On June 26, 1993, at 1420 central daylight time, an Air Tractor AT-502, N1504Q, maneuvering near Petronila, Texas, was destroyed when it impacted the terrain. The commercial pilot sustained fatal injuries. Visual meteorological conditions prevailed throughout the area for the local aerial application flight.

During interviews, conducted by the investigator in charge with witnesses and the operator, it was revealed that the pilot started working at 0730 and had flown five to six hours by 1400. For this run, the airplane was serviced with 125 gallons of fuel and the hopper carried 130 gallons of liquid composed of cottonseed oil mixed with Guthion in a 3:1 ratio. The airplane had departed the private airstrip at 1400 to spray 261.9 acres of cotton. The airplane was observed during several swath runs and turn around maneuvers as it was making steeper turns and climbing higher with each turn around. At 300 feet above the ground, the airplane was observed rolling to an inverted position. The witness stated that the pilot started to pull the airplane out of the maneuver but did not have enough altitude and the airplane impacted in wooded terrain on the edge of a lake.


The airplane came to rest on a measured magnetic heading of 045 degrees and was intact except for several pieces of the windshield, engine cowling, and hopper cowling, which were 35 feet forward of the main wreckage. One propeller blade, dug from the mud, was separated from the propeller shaft. Blades attached to the hub were bent and twisted with the tip of one blade separated. The landing gear was imbedded level with the fuselage in the muddy terrain with no physical evidence of forward motion. The engine and airframe exhibited vertical crushing with the structural frames bent, broken, and buckled downward and forward. The empennage and wings were buckled downward with the structural tubings of the stabilizers buckled in a vertical plane. Wing spars were buckled and twisted. Engine mounts were bent, twisted, and buckled downward. Several turbine blades were located in the engine exhaust. One tree five feet from the trailing edge of the left wing had several broken branches, and broken tree branches were located on the upper surface of the left wing. The flap actuator was extended 2.25 inches and the flap motor had separated.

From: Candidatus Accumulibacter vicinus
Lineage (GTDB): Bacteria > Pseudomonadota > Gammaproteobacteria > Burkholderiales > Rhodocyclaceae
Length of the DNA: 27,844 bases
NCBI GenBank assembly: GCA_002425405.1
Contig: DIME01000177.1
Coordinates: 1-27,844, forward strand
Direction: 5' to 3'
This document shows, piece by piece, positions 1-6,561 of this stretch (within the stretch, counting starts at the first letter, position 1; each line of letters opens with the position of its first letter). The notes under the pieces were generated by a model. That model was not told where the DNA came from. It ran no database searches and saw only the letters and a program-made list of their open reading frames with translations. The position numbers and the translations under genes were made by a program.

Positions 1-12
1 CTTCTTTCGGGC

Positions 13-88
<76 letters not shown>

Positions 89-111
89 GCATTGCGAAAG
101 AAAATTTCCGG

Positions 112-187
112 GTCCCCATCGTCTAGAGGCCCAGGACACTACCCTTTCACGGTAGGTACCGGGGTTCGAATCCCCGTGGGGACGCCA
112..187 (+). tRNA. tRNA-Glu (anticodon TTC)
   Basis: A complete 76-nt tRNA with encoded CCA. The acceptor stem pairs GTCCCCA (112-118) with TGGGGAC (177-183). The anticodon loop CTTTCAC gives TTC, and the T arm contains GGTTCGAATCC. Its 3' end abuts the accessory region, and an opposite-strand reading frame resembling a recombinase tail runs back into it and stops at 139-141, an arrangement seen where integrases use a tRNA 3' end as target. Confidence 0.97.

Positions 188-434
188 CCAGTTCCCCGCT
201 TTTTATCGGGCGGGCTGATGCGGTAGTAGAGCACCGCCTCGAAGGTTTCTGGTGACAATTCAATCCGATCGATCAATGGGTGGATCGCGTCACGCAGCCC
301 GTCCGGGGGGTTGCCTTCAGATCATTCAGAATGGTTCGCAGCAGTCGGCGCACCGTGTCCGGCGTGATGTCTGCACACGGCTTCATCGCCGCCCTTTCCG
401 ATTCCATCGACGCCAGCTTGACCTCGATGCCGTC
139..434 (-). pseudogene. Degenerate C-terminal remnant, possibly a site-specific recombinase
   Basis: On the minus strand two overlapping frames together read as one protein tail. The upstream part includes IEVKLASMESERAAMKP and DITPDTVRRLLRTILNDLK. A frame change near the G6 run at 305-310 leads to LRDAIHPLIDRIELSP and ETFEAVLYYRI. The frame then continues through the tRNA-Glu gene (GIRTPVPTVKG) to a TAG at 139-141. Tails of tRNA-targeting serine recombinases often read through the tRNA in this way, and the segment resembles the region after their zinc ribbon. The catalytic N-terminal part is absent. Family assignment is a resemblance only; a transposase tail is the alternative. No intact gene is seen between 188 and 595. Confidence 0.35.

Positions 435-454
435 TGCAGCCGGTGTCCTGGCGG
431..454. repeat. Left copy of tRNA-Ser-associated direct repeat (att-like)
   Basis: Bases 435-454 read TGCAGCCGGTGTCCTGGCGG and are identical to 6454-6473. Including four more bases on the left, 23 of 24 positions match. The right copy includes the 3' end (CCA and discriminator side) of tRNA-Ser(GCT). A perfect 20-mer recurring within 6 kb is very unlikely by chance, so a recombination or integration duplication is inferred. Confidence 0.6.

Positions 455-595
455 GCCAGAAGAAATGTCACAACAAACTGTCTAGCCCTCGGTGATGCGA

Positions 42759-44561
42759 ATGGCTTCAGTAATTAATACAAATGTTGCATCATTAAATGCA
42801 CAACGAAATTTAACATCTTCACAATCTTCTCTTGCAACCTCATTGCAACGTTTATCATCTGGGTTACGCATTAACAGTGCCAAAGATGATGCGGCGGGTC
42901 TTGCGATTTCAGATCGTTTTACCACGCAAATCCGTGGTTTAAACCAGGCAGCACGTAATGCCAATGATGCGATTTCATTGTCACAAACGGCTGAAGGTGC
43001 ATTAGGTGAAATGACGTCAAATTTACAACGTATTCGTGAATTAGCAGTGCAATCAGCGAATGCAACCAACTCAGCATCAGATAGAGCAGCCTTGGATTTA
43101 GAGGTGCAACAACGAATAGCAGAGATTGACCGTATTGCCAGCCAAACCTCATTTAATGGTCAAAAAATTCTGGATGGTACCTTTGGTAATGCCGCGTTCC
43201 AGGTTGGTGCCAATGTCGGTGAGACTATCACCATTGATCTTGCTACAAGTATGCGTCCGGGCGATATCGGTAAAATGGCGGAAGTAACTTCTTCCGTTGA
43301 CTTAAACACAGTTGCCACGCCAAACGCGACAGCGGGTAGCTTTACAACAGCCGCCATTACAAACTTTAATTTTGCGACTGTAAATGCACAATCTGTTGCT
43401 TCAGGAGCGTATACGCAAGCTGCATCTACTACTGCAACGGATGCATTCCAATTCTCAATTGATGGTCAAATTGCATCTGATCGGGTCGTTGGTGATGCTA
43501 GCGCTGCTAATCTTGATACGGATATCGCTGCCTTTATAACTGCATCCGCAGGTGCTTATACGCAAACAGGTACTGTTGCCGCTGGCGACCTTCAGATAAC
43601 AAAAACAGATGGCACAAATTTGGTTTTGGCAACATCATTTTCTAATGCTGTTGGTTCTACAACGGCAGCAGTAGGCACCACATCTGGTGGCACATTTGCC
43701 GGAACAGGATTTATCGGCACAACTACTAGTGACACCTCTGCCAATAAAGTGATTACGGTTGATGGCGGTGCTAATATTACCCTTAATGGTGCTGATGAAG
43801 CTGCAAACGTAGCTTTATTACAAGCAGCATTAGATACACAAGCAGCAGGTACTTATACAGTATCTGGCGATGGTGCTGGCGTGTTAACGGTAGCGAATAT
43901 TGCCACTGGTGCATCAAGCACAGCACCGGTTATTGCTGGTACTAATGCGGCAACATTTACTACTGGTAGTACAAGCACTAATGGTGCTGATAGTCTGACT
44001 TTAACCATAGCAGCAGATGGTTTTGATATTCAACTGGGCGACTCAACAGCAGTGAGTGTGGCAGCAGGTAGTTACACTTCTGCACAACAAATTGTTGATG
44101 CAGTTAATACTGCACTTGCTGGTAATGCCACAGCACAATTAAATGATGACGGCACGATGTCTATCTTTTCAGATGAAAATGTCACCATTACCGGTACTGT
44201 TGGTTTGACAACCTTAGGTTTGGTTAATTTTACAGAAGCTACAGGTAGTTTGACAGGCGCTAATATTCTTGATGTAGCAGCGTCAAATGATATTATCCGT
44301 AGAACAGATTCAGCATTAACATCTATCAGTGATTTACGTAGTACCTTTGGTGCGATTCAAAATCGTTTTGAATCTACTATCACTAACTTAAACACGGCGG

Deformation downward and to the right was noted in the pilot's seat and the right sidebrace was broken. The left seat support was pulled forward from the bulkhead about 1.5 inches. The shoulder harness, with the stitching pulled in tension at the buckles, remained anchored to its structural attachment; however, it pulled through the guide in the aft bulkhead.

Power quadrant control had continuity. Flight control continuity was established to the rudder and the elevators. On the rudder/aileron interconnect, the cable on the left side separated at the wing root. The cable on the right side had continuity to the point where the turnbuckle had separated. Right aileron continuity was present thru where the control torque tube separated at the wing root. The left aileron control tube was intact from the wing root to the bellcrank; however, the tube extending to the aileron was separated.

Physical evidence of fuel was present at the site with the fuel lines ruptured at the tanks.


The autopsy was performed by the Nueces County Medical Examiner Office in Corpus Christi, Texas. Toxicological findings were negative.


Examination of the engine on August 11, 1993, revealed that rotational damage was noted on the first stage of the compressor wheel and the compressor shaft was separated. There were 45 degree bending folds on the outer shroud of the hot section which showed heat deformation. There was a shear brake inside the plenum and forward of the last stage wheel.

The airplane was released to the owner following the investigation.

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